Did New Mexico Police Violate Your Civil Rights?

The attorneys of McGinn, Carpenter, Montoya & Love (MCML) stand up for the victims of police misconduct and civil rights violations across New Mexico.

A police department is required to protect its citizens, not put them in danger. In order to protect innocent and vulnerable citizens as well as police officers themselves, police departments must have systems in place that ensure their officers have the proper training and tools at their disposal to make encounters with citizens as safe as possible. When police officers and police departments hurt or kill the very people they are sworn to serve and protect, we will demand accountability and change.

We are available to handle cases involving:

  • Police shootings and brutality
  • Wrongful convictions and arrests
  • Unlawful search and seizure
  • Falsified evidence and witness tampering
  • Racial profiling
  • Unsafe, dangerous high-speed chases
  • Other types of police misconduct

As national leaders in personal injury and consumer protection law, the lawyers of MCML are ideally equipped to help you exercise your civil liberties and combat injustice. We will be glad to speak with you regarding a possible claim against law enforcement. Schedule a free consultation by calling our Albuquerque office at 505-633-8796 or by contacting our attorneys online.

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Harper v. the Albuquerque Police Department, U.S. District Court for NM, cause no. CIV 96-1048(1996).

The APD SWAT team was called to respond to a family's call for help with their suicidal loved one, who had walked into a wilderness area at night. After two hours in the cold, Larry Harper decided not to commit suicide. He was walking back to his truck in the dark when he was "lit up" by the SWAT team, then chased through the darkness by nine black-clad and camouflaged officers and two police dogs.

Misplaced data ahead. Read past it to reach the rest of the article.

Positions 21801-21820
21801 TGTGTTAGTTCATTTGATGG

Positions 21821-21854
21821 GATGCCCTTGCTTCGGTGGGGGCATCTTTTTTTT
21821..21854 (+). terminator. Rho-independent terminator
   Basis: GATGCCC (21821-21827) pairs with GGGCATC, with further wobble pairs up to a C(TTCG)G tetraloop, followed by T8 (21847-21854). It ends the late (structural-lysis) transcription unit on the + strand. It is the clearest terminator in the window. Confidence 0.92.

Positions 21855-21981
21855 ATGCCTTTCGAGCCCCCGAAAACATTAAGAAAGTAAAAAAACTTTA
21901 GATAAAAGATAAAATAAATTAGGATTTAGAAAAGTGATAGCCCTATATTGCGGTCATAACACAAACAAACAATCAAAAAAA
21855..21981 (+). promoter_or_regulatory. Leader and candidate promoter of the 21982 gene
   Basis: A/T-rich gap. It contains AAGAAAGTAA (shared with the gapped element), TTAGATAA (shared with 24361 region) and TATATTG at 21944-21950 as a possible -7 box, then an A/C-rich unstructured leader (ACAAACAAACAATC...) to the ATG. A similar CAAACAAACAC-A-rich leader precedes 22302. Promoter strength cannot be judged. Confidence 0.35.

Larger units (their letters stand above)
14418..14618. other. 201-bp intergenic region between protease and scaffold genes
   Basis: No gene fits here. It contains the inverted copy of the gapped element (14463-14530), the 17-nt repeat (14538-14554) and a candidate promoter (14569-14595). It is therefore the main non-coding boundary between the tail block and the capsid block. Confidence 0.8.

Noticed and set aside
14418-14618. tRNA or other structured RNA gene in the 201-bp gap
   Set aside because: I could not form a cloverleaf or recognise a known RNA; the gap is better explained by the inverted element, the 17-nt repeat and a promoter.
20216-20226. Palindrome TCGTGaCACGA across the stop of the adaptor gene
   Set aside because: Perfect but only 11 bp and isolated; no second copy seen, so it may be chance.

Mr. Harper was shot to death while hiding behind a tree and shouting that he had done nothing wrong. In addition to a monetary settlement, APD agreed to make 10 substantive changes in their policies and procedures, including reorganization of the SWAT team, tape-recording encounters with suicidal citizens, fingerprinting all weapons at the scene, and providing information and counseling to the families of citizens who are shot by the police.


Jojola v. APD (case settled before suit was filed).

On January 27, 2000, Manoa Jojola, a gifted high school senior, was killed when city police chased a car 90 miles an hour down the interstate. After leaving the interstate, the car ran a stoplight and T-boned Manoa's truck. The chase began without any evidence that the fleeing car's occupants had committed any crime.

As part of our settlement agreement, the Albuquerque Police Department agreed to immediately investigate all future high-speed chases and to allow Manoa's parents to participate in the creation of a police-training video to inform officers-in-training about the devastating effects of making a fatal and wrongful decision to engage in a high-speed pursuit on busy Albuquerque streets without cause. Manoa's incredible parents fought for legislation to help prevent this from happening in the future.